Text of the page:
Enterprise (business-to-business) technical support is one such area where buyers and service providers are proactively investing in Africa. We have noted several new technical support locations being set up in Sub-Saharan Africa by third-party outsourcing providers serving European and other English-speaking global markets.
Let’s take a look at what is contributing to this increased higher-level activity.
What factors have changed the perception of African talent and delivery sites?
STEM-focused education –The African Union (AU) has repeatedly reinforced its commitment to science, technology, engineering, and mathematics (STEM) education among member countries. The High Level Panel on Innovation and Emerging Technologies (APET) encourages AU Member States to implement STEM education regionally. Some emerging and nascent sourcing destinations, like Rwanda, have taken significant steps in this direction by introducing STEM education in 2019 at all education levels through its "New Competence-Based Curriculum," focused on STEM and Information and Communications Technology (ICT)-led education.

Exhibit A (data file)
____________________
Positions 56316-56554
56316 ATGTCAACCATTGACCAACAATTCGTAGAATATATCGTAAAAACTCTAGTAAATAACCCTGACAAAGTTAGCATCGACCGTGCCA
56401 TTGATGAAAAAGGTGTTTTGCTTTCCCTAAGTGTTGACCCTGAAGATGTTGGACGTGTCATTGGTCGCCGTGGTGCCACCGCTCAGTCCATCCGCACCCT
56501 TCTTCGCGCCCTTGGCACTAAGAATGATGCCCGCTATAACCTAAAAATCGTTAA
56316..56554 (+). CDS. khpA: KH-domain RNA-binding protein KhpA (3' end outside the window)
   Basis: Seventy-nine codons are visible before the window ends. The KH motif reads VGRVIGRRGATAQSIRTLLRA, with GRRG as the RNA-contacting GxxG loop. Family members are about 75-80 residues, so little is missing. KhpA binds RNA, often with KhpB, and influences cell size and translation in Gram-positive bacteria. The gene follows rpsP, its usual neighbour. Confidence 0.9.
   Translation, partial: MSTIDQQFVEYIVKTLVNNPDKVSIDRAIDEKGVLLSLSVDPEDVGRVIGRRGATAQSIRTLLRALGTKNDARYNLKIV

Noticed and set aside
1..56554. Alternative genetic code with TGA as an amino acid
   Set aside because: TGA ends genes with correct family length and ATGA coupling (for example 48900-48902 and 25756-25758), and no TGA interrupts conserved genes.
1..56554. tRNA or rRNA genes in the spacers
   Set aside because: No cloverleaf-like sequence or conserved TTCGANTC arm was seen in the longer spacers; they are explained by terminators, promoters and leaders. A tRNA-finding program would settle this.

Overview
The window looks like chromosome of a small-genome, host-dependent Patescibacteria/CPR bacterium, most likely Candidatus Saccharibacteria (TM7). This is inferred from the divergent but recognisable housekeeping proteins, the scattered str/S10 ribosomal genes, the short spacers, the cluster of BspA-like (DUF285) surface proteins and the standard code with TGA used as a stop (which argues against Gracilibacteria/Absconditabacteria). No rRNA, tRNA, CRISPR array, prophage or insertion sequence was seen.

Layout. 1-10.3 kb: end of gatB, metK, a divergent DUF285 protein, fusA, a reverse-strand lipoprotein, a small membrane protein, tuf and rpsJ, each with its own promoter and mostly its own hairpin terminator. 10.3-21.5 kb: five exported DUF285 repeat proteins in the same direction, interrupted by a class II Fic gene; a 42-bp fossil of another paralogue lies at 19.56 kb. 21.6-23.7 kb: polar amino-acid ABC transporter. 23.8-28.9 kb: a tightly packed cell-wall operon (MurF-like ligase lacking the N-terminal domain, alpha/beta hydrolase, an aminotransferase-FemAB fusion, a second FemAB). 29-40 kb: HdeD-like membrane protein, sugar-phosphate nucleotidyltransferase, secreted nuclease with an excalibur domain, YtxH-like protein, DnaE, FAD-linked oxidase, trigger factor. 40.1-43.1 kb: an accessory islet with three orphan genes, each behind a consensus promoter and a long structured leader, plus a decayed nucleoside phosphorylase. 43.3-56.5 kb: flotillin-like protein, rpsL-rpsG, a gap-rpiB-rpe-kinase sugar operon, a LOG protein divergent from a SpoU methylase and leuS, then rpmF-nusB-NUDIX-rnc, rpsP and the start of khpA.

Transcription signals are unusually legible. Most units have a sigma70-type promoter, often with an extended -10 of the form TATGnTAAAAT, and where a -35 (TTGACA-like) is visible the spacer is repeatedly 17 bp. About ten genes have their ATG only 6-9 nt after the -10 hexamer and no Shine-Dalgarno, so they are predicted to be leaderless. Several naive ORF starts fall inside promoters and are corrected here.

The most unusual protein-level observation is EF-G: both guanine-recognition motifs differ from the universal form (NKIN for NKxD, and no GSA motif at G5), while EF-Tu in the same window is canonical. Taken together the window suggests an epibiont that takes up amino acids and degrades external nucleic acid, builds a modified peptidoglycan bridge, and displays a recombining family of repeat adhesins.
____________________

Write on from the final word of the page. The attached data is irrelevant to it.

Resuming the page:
Investments by leading technology players to develop a local talent pool –Several multinational companies have set up delivery centers in the region to deliver services to Europe and North America, and tech giants including Google, Microsoft, and Netflix are leveraging it for global services delivery. These companies have invested heavily through well-designed upskilling programs with a focus on technology and digital services, creating a pool of managerial expertise as well as technology delivery capability for complex technical support and other value-added services in BPS and ITS.